A former city councilmember and long time public servant, Cindy Miscikowski was recently appointed by L.A. Mayor Antonio Villaraigosa to replace green pioneer S. David Freeman as the president of the Los Angeles Board of Harbor Commissioners. As detailed in the following TPR/MIR interview, Ms. Miscikowski hopes to use her substantial experience brokering compromises between business interests and community groups in furthering the port's efforts to grow green and improve the trust of the surrounding community. On the table at the port are significant challenges due to the economy, increased competition from abroad, and legal challenges to employment mandates in the Port of Los Angeles' Clean Truck Program.
In June you were appointed by Mayor Villaraigosa to replace David Freeman as President of the Los Angeles Board of Harbor Commissioners. What enticed you to take this responsibility? What on the port's agenda interests the most?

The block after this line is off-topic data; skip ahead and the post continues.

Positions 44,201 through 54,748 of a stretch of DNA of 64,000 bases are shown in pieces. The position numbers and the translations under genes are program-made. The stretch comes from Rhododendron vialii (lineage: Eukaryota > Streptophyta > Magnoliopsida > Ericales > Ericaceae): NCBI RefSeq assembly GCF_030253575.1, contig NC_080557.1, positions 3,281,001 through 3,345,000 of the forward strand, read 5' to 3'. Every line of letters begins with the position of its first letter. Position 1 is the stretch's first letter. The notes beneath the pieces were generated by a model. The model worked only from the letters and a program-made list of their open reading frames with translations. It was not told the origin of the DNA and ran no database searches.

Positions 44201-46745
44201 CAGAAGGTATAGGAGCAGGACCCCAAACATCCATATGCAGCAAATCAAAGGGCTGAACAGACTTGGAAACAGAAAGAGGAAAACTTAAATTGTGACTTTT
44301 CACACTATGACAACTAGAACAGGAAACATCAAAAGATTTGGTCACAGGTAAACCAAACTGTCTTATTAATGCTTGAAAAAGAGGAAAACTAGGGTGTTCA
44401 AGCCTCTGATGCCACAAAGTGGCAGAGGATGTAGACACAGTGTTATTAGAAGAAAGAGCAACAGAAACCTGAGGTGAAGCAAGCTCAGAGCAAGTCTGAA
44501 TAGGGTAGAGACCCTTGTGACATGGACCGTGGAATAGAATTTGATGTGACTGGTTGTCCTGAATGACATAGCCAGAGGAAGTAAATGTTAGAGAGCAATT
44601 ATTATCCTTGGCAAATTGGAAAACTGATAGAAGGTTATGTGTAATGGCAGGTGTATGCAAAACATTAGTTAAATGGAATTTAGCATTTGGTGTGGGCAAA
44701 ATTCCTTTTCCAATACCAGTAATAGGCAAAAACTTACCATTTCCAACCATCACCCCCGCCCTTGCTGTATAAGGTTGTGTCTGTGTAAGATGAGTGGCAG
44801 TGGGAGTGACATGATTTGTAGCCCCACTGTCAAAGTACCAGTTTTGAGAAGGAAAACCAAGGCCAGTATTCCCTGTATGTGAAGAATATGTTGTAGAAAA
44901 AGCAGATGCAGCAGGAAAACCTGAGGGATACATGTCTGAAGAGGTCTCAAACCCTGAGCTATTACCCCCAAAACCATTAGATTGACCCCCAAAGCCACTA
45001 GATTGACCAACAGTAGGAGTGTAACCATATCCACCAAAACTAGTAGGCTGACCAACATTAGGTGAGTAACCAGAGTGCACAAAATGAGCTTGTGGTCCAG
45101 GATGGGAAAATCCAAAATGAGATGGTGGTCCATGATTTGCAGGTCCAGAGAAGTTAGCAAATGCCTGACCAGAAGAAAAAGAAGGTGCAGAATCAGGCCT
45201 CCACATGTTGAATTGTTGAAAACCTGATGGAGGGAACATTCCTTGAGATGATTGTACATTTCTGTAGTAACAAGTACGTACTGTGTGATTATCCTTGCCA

The Port of Los Angeles is very much at a crossroads. It has been number one in the United States, combined with Long Beach, in terms of market share of import and export, and it is particularly well positioned on the Pacific Rim. But economic forces and other forces are aligning against the ports of L.A. and Long Beach. Other ports throughout the country and region are indicating that they want to grow their market share-that means taking it from us.
I knew a little about the port, from my years in the Los Angeles City Council. What I remembered about the port was something called the "hundred year war"-the battle between this huge economic engine and its location in the formerly sleepy little communities of San Pedro and Wilmington. Given my years at City Hall forging compromises with neighborhood groups and homeowner groups, I felt I could help cement that relationship in a positive way.